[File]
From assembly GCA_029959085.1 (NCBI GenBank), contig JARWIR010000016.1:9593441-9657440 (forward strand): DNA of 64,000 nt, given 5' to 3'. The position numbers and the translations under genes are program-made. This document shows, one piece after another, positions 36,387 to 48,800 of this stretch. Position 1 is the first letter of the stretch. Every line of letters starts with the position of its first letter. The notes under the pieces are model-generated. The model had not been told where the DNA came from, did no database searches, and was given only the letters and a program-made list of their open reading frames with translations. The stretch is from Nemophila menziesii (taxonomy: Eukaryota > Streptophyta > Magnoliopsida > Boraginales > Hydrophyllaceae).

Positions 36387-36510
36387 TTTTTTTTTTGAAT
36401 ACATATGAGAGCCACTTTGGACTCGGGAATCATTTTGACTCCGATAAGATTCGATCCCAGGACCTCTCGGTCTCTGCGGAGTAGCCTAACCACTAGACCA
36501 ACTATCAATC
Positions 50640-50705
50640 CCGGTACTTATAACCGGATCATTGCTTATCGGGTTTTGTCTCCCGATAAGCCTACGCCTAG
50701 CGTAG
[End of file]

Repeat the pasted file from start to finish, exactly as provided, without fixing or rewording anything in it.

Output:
From assembly GCA_029959085.1 (NCBI GenBank), contig JARWIR010000016.1:9593441-9657440 (forward strand): DNA of 64,000 nt, given 5' to 3'. The position numbers and the translations under genes are program-made. This document shows, one piece after another, positions 36,387 to 48,800 of this stretch. Position 1 is the first letter of the stretch. Every line of letters starts with the position of its first letter. The notes under the pieces are model-generated. The model had not been told where the DNA came from, did no database searches, and was given only the letters and a program-made list of their open reading frames with translations. The stretch is from Nemophila menziesii (taxonomy: Eukaryota > Streptophyta > Magnoliopsida > Boraginales > Hydrophyllaceae).

Positions 36387-36510
36387 TTTTTTTTTTGAAT
36401 ACATATGAGAGCCACTTTGGACTCGGGAATCATTTTGACTCCGATAAGATTCGATCCCAGGACCTCTCGGTCTCTGCGGAGTAGCCTAACCACTAGACCA
36501 ACTATCAATC
Positions 50640-50705
50640 CCGGTACTTATAACCGGATCATTGCTTATCGGGTTTTGTCTCCCGATAAGCCTACGCCTAG
50701 CGTAG